T minus 5 days until Lake Placid Ironman! Tapering and carb-loading are well underway (and in my case have been since about mid-June). Although there are always some fears and butterflies, I cannot help but be totally amped for the event. There will be no better glory than crossing the finish line after 140.6 miles in the hazy July heat. I have a few friends competing in the race this year, and as race day gets closer, the anticipation builds. The day we have been talking about for the past year is quickly approaching, whether we are ready for it or not…
Last week while at a friend’s house, we began talking about the upcoming event. At the same time another friend texted us saying she was "headed to a mental strategies seminar” hosted by a few sports psychologists and asked if she should pass on any strategies. Of course I responded “sure.” I mean who doesn’t need a little mental help (mental help should be given for free to anyone who signs up for the race) prior to the race. I shared my strategy from last year: getting drunk the night before and doing the race with a hangover, in which case you are more concerned with the pain of the hangover than the race. Not a well-received strategy.
Next topic: “You can do this. You have done the training.” Hmmm. All the way around--not really. I'm pretty sure that my longest run in the past 3 months has been 8.5 miles or roughly 1 hour and 10 minutes; kind of enough for a marathon but not really. Then of course the pity party began. Which of us was actually the least prepared for the event? Between me and my two type A friends, I'm pretty sure that this type B gal takes the cake for least prepared.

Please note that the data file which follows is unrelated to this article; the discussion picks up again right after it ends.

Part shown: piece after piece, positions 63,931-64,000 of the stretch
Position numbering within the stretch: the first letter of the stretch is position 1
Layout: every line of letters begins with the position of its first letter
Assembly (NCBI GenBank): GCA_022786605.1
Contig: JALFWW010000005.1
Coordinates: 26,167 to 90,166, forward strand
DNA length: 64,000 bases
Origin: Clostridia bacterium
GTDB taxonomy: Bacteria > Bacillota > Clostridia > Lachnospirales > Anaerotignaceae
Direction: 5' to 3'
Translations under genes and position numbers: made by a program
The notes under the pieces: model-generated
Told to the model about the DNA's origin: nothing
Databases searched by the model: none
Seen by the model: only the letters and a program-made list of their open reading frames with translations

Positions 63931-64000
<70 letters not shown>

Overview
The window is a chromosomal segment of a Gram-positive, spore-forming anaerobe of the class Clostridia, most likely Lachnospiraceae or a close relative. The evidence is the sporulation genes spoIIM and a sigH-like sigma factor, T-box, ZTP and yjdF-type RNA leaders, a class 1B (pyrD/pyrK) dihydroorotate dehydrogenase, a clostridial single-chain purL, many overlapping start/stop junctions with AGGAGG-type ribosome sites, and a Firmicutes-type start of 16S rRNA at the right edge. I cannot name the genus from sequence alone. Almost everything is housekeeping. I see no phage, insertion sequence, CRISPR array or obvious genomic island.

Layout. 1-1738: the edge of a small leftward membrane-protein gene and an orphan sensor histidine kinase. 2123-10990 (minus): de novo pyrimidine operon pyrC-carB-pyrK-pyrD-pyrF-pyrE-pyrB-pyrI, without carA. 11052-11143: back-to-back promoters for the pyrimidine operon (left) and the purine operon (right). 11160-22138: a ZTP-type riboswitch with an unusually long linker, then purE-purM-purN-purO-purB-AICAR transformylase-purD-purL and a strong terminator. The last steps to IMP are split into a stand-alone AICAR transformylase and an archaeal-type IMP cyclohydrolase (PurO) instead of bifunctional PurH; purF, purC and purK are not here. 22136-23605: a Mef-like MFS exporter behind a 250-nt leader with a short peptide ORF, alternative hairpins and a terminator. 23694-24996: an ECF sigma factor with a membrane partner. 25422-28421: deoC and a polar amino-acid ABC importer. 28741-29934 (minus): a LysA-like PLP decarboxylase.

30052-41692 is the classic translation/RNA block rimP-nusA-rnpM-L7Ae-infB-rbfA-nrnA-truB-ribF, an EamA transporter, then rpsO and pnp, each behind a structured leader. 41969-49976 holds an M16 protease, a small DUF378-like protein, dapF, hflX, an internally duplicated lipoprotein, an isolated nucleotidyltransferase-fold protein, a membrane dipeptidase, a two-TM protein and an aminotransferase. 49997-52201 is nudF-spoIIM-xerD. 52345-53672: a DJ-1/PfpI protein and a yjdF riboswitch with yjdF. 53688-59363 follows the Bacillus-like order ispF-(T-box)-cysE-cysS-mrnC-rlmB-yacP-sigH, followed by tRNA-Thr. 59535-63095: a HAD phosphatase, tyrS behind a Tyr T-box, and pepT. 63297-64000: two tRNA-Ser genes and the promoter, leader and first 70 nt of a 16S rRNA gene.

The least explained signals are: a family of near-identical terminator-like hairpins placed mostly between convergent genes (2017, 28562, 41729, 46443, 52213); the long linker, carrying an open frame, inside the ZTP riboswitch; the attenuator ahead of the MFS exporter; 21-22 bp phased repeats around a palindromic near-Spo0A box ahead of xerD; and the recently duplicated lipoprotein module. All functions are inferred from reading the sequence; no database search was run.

And finally: "Name 3-5 of your strengths to use as “trigger” words when the race gets tough". I think among the three of us, we all had some variation of the same three--stubbornness (or tenacity), commitment and toughness. I am sure that these 3 qualities run rampant among most triathletes; you have to be stubborn or just crazy to hang in there for 140 miles in the dead of summer! Even if you decide that your training schedule is more of a suggestion than what you should be doing to prepare, you are still committed to the race. How could you not be after kissing that 750 bucks goodbye? Brutal mountain conditions, hours upon hours of straight exercise with disgusting nutritional supplements/drinks, physical and mental exhaustion...Clearly anyone who attempts this feat is tough.
As I sit at my 9-5 job, I cannot help but day dream about the big day. I'm not sure if I will use the same pre-race day strategy as I did last year. I don't know if the little amount of training that I did will suffice to reach my only goal of beating last years’ time. But I do know that my friends and I are all tenacious enough, committed enough, and tough enough to have a spectacular and glorious race day.